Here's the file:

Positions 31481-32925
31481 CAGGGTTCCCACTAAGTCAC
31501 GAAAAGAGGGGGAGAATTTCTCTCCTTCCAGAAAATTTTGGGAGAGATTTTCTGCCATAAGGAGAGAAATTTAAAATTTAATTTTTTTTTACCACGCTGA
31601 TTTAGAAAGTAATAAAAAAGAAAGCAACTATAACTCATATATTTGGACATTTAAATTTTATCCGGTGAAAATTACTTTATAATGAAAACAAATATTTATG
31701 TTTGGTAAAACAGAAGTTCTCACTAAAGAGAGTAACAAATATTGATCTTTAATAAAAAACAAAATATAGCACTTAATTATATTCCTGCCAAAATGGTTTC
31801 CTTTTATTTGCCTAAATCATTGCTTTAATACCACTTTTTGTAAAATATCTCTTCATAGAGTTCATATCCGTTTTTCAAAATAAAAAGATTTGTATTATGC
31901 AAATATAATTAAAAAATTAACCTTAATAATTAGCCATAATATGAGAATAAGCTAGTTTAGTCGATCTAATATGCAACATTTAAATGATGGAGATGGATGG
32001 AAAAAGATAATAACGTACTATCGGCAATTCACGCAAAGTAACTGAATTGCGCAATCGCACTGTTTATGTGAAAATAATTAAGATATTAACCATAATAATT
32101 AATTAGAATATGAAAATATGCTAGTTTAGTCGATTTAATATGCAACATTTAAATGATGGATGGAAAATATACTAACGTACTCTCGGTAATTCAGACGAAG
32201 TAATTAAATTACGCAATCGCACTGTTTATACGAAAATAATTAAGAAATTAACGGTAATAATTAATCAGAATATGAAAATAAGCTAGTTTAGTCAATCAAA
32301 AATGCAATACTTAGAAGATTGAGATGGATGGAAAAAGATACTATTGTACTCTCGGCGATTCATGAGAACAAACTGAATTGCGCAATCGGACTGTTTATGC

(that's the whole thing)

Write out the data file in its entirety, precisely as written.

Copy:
Positions 31481-32925
31481 CAGGGTTCCCACTAAGTCAC
31501 GAAAAGAGGGGGAGAATTTCTCTCCTTCCAGAAAATTTTGGGAGAGATTTTCTGCCATAAGGAGAGAAATTTAAAATTTAATTTTTTTTTACCACGCTGA
31601 TTTAGAAAGTAATAAAAAAGAAAGCAACTATAACTCATATATTTGGACATTTAAATTTTATCCGGTGAAAATTACTTTATAATGAAAACAAATATTTATG
31701 TTTGGTAAAACAGAAGTTCTCACTAAAGAGAGTAACAAATATTGATCTTTAATAAAAAACAAAATATAGCACTTAATTATATTCCTGCCAAAATGGTTTC
31801 CTTTTATTTGCCTAAATCATTGCTTTAATACCACTTTTTGTAAAATATCTCTTCATAGAGTTCATATCCGTTTTTCAAAATAAAAAGATTTGTATTATGC
31901 AAATATAATTAAAAAATTAACCTTAATAATTAGCCATAATATGAGAATAAGCTAGTTTAGTCGATCTAATATGCAACATTTAAATGATGGAGATGGATGG
32001 AAAAAGATAATAACGTACTATCGGCAATTCACGCAAAGTAACTGAATTGCGCAATCGCACTGTTTATGTGAAAATAATTAAGATATTAACCATAATAATT
32101 AATTAGAATATGAAAATATGCTAGTTTAGTCGATTTAATATGCAACATTTAAATGATGGATGGAAAATATACTAACGTACTCTCGGTAATTCAGACGAAG
32201 TAATTAAATTACGCAATCGCACTGTTTATACGAAAATAATTAAGAAATTAACGGTAATAATTAATCAGAATATGAAAATAAGCTAGTTTAGTCAATCAAA
32301 AATGCAATACTTAGAAGATTGAGATGGATGGAAAAAGATACTATTGTACTCTCGGCGATTCATGAGAACAAACTGAATTGCGCAATCGGACTGTTTATGC